Growing up, Goldsmith still held on to the hope of his father's survival. It took him months to understand that he was really dead, but for years afterward, he used to tell himself, "I think another ship must have picked him up and one day he will come walking right through that door and say, 'Hello, Frankie.'"

Goldsmith married Victoria Agnes (nee Lawrence) in 1926,[10] and they had three sons: James Richard "Jim" Goldsmith (1927 - 2009),[11] who lived in Urbana, Ohio, Charles Barton "Charlie" Goldsmith,[10] from East Millinocket, Maine, now Mansfield, Ohio; and Frank Goldsmith II, who lives in Altamonte Springs, Florida.[12]

During World War II, Goldsmith served as a civilian photographer for the U.S. Air Force. After the war, he brought his family to Ashland, Ohio, and later opened a photography supply store in nearby Mansfield.

In 1991, Goldsmith wrote an autobiography entitled Echoes in the Night: Memories of a Titanic Survivor and published by the Titanic Historical Society. Walter Lord wrote the foreword to it, which is the only book about the sinking written by a third-class passenger.[13]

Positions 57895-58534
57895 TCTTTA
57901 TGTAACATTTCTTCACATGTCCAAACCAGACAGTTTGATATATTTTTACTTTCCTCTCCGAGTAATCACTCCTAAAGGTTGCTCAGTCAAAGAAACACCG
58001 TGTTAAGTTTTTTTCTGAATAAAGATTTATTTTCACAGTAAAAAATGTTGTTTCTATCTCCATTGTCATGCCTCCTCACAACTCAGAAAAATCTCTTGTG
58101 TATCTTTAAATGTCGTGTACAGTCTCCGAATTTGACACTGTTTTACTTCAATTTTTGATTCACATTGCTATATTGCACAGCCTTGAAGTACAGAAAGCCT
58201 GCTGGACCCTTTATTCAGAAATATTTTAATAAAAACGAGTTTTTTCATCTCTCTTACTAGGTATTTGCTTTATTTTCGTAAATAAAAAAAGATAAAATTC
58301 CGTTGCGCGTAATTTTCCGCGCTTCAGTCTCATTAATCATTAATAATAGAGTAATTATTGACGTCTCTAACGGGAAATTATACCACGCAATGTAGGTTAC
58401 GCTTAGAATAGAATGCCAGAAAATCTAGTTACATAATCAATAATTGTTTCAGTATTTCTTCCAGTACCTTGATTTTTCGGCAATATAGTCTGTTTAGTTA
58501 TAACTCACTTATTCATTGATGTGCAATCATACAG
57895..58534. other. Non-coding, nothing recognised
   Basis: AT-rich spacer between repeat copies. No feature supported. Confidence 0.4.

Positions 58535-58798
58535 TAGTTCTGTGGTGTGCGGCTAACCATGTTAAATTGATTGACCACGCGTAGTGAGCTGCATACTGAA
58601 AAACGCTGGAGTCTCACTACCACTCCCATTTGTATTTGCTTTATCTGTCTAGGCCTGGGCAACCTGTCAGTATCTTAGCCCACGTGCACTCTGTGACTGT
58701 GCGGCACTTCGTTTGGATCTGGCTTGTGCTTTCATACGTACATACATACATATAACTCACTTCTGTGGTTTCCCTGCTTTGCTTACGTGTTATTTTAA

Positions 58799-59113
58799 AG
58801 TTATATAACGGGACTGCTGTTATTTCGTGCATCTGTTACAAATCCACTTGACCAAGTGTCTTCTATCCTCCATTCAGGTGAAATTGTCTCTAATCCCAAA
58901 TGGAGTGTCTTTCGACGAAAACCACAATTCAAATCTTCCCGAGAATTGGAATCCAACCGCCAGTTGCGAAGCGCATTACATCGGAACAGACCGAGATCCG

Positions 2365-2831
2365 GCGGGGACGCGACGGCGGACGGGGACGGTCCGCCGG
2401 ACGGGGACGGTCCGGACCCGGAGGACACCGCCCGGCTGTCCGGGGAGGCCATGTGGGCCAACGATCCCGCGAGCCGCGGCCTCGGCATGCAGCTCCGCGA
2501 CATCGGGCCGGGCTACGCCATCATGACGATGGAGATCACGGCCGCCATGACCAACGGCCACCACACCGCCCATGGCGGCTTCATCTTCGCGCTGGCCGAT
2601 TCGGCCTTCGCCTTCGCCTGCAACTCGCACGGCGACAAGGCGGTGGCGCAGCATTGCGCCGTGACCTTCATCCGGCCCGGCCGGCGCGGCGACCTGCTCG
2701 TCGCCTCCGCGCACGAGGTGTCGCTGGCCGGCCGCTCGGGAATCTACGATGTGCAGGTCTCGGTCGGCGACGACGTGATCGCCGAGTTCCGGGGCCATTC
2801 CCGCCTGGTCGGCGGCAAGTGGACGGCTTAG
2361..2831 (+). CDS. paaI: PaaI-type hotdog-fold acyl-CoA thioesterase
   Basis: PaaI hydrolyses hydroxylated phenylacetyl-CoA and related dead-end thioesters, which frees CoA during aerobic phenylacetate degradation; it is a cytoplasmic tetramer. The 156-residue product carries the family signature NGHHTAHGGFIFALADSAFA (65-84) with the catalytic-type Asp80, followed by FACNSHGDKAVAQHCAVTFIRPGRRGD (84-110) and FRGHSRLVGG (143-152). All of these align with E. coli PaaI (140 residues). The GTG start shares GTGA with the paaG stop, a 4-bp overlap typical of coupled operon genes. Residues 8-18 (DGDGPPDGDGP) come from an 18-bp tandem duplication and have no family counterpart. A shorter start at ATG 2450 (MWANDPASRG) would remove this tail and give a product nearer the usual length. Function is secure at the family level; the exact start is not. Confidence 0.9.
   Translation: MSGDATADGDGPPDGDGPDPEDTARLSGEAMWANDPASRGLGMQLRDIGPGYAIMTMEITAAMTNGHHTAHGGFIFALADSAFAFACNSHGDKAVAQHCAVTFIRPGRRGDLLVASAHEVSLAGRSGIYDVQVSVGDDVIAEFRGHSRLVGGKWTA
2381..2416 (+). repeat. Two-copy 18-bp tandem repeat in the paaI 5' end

Goldsmith died at his home in 1982 at age 79. Several months after his death, on April 15, the anniversary of the sinking, his ashes were scattered over the North Atlantic, above the place where the Titanic rests, reuniting him with his father in death. Ruth Becker and Fourth Officer Joseph Boxhall also had their remains scattered there.[14]

A 1977 clip of Goldsmith describing his Titanic experience can be see in the 1995 IMAX film Titanica; survivor Eva Hart is also featured.

Members of the Goldsmith Family still share the remarkable story of Frank Goldsmith with classrooms, organizations, and media groups to ensure the story of this family is remembered. Tom Goldsmith travels across the country and throughout Ohio discussing the Titanic and his grandfather's story (Tom is the son of Charles Barton "Charlie" Goldsmith). Ross Goldsmith, grandson of James Richard "Jim" Goldsmith, often speaks about his great grandfather's time on the Titanic and what life was like for passengers in Third Class, all around Central Ohio and throughout Columbus.

References

  1. ^ a b c d
  2. ^ England & Wales, Birth Index: 1837-1983. England and Wales Civil Registration Indexes. General Register Office, London, England.